Our projects

Ko Te Reo ō Ngā Tāngata / The People’s Voice

Our projects

Ko Te Reo ō Ngā Tāngata /
The People’s Voice

“Our home is tiny… but it’s worth fighting for.” — Katherine

David Cook and Anna Brown
Ko Te Reo ō Ngā Tāngata / The People’s Voice
was a socially engaged art project in Wellington culminating in an outdoor lightbox exhibition in February 2023 and newspaper in June 2023. The creative team consisted of thirty tenants from six housing complexes, and an editorial team of Mark Amery (text editor) and Anna Brown (design editor) and David Cook (image editor, photographer, and project manager). The project aimed to raise dialogue about the value of social housing amongst the wider Wellington community and with people in places of power, by representing the voices and creativity of a group of citizens who have been overly spoken for and under-represented in the media.

The participatory process gave individuals and community groups the opportunity to author and shape representations of themselves. The project structure was loosely based on the idea of a newsroom where editorial staff work with a team of citizen writers, illustrators, photographers, poets, and a crossword puzzle maker. Most importantly the project was built on principles of relationality and reciprocity. For the editorial team this meant turning up regularly and repeatedly in community spaces, listening, sharing food, participating in community events, being aware of cultural practices and slowing down. In consultation with community kaitiaki we arranged a series of meetings in three strategically located community rooms, inviting residents to gather and share ideas towards a street exhibition and single edition newspaper.


Our first formal meeting with tenants was outside the Granville Apartments community room on a chilly night in early spring. The kaitiaki invited us to be present at the weekly food redistribution. The event started with a karakia. Forty residents were in attendance, names were called, and people entered the community room to receive parcels of surplus food rescued from local businesses. Very quickly we heard from Ray, angry about the impending closure of their housing estate. Debbie was proud to tell us about the ‘fixery’ – a workshop for tenants to help each other repair household items and make clothing. We were immersed in a round of laughter as Charlene recounted the recent hāngī that went wrong. At other community meetings, we listened to stories about refugee and migrant experiences, creativity, the sharing of resources, and the unfairness of rent structures.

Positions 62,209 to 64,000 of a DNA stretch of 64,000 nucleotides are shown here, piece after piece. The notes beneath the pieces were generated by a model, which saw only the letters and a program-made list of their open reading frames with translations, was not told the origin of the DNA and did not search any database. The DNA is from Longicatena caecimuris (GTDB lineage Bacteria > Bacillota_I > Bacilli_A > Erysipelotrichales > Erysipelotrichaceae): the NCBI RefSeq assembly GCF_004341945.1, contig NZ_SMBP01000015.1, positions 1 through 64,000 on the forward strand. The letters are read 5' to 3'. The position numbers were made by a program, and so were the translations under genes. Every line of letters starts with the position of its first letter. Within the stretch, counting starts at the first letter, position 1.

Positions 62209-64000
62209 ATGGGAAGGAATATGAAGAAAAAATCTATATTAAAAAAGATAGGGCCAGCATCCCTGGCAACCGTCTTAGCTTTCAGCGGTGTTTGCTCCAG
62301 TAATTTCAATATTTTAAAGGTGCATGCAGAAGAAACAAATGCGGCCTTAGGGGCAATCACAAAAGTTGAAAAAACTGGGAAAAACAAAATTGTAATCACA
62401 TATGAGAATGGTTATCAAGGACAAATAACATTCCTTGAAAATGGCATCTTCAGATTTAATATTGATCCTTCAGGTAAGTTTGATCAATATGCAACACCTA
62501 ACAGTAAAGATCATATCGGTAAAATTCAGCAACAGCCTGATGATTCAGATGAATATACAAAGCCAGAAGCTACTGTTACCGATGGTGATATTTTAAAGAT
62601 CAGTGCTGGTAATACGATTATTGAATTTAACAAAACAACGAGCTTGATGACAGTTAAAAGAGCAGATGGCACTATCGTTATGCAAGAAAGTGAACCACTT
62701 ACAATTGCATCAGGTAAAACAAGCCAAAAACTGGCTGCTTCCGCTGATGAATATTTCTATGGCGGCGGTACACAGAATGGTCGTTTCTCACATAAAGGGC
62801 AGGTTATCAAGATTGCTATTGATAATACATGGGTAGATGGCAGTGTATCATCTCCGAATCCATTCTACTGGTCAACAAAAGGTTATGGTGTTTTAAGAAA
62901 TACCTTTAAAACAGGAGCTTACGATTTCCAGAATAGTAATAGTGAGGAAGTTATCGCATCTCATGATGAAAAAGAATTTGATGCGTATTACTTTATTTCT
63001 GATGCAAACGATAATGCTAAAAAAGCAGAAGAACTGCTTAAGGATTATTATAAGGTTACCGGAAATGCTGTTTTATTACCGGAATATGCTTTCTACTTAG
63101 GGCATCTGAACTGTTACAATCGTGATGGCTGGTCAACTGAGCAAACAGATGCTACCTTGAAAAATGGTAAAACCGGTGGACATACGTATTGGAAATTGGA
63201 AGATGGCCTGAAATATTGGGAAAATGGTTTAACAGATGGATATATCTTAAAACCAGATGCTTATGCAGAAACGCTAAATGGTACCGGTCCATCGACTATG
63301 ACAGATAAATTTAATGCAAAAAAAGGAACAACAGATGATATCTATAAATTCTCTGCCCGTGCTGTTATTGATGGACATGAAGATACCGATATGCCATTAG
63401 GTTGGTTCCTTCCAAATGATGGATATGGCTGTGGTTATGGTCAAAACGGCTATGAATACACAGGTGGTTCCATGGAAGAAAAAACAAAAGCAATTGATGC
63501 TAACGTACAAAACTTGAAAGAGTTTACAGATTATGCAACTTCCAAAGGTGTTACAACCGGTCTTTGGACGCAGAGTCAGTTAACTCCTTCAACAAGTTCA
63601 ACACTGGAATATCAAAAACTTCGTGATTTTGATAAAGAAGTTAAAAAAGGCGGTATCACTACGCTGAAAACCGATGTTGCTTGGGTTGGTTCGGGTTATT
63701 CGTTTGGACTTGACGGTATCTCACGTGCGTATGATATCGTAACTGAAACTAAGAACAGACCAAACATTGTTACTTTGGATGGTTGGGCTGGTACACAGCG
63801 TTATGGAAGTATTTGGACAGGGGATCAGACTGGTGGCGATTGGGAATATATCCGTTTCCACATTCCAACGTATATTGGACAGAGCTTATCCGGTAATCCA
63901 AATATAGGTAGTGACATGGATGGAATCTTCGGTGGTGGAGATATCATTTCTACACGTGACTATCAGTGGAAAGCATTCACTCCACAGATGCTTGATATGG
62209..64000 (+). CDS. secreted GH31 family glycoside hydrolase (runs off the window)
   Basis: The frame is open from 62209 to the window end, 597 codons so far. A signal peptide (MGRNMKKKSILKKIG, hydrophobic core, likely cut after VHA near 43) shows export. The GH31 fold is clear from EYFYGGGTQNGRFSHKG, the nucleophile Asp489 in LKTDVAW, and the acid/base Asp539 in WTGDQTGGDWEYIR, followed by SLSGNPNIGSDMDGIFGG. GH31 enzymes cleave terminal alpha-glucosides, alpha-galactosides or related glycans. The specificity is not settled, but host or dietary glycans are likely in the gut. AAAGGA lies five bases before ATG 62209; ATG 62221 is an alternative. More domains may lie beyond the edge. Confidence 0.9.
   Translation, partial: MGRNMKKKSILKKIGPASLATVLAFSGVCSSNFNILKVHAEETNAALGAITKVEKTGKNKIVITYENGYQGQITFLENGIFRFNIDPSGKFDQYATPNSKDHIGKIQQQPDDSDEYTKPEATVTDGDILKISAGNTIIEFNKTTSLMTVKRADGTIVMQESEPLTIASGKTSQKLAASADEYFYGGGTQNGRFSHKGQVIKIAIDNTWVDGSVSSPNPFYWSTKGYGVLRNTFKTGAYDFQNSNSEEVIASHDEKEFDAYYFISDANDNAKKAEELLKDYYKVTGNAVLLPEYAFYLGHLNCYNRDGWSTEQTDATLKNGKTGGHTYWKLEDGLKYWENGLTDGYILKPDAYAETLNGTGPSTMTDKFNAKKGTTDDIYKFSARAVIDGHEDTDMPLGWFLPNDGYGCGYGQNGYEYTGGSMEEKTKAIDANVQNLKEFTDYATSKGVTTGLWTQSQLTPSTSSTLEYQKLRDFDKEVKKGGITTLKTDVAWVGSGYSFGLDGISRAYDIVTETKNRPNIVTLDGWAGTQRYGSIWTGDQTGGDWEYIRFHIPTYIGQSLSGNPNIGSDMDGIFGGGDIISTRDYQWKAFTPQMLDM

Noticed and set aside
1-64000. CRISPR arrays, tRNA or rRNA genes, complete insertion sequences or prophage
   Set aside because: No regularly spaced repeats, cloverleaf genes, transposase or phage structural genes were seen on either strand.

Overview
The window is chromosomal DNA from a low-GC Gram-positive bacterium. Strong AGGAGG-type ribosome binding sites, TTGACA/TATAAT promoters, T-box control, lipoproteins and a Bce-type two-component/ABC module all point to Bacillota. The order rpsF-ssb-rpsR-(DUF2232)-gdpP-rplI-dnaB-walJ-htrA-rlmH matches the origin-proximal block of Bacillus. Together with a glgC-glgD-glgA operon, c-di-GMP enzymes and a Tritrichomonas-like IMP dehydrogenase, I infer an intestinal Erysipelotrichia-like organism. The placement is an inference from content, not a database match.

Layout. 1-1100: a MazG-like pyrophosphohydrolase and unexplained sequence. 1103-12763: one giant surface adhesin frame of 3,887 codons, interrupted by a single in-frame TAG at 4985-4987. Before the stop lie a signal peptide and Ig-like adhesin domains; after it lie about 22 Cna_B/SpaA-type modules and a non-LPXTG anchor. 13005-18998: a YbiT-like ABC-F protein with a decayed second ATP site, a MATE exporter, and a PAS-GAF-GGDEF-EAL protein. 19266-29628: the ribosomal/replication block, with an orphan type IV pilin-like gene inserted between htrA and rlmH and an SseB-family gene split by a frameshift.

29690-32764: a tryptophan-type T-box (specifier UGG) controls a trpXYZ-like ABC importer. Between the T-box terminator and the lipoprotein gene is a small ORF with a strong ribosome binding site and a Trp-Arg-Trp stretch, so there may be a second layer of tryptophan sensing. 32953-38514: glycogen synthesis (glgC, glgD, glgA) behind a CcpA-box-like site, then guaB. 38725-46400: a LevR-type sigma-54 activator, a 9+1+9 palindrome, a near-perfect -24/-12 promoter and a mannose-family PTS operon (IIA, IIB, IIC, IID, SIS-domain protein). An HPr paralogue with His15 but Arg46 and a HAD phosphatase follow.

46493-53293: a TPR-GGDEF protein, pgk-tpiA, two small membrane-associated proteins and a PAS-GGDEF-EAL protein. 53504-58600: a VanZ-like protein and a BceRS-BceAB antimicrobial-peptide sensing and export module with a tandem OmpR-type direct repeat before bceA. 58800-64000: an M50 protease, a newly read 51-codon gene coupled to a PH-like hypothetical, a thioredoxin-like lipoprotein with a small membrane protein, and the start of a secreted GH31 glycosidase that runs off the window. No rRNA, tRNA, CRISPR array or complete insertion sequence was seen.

As much as possible we supported participants to take photographs with their own phones or digital cameras provided by the editors. Faiza Abukar, a Somali-born participant and community leader, created an extended photo-essay of refugee and migrant youth experience in her apartment complex, complementing an article written by her neighbour Fatima Muridi. 


Ko Te Reo ō Ngā Tāngata opened as a street exhibition in Courtney Place on eight double-sided lightboxes in early 2023. The lightbox exhibition was opened by representatives of Te Āti Awa and supporting speeches by social housing residents. Food and drinks were served by tenants, with music by experimental band Ssendam Rawkustra, featuring several social housing tenants.

To maximise the impact and reach of the exhibition we redesigned Ko Te Reo ō Ngā Tāngata / The People’s Voice as a 28-page tabloid newspaper. By brokering a deal with The Post, the tabloid was inserted in the 26 May 2023 edition, with a distribution of 28,000. The edition came out ten days after a fatal fire at the Loafers Lodge boarding house, heightening debates about New Zealand’s deficit of quality social housing. The project team raised resources to pay seven tenants to distribute 2000 copies of the newspaper on the street. The distribution process opened up space for conversations, widening the discourse about social housing.


Ko Te Reo ō Ngā Tāngata / The People’s Voice aimed to provide a creative counter narrative to the negative media framing in mainstream news of social housing and its inhabitants. The impact for community participants has been an empowering of their creative process and the potential for change. As one participant explains, “The big thing for me was going past that project every day, reading it — it was a human artistic experience. What you see in the lightboxes is more than creativity. It’s manifesting change.” While the impact on decision makers is harder to know, our hope is that the project will have some small but lasting impact on the public imagination regarding the people who live their lives in social housing.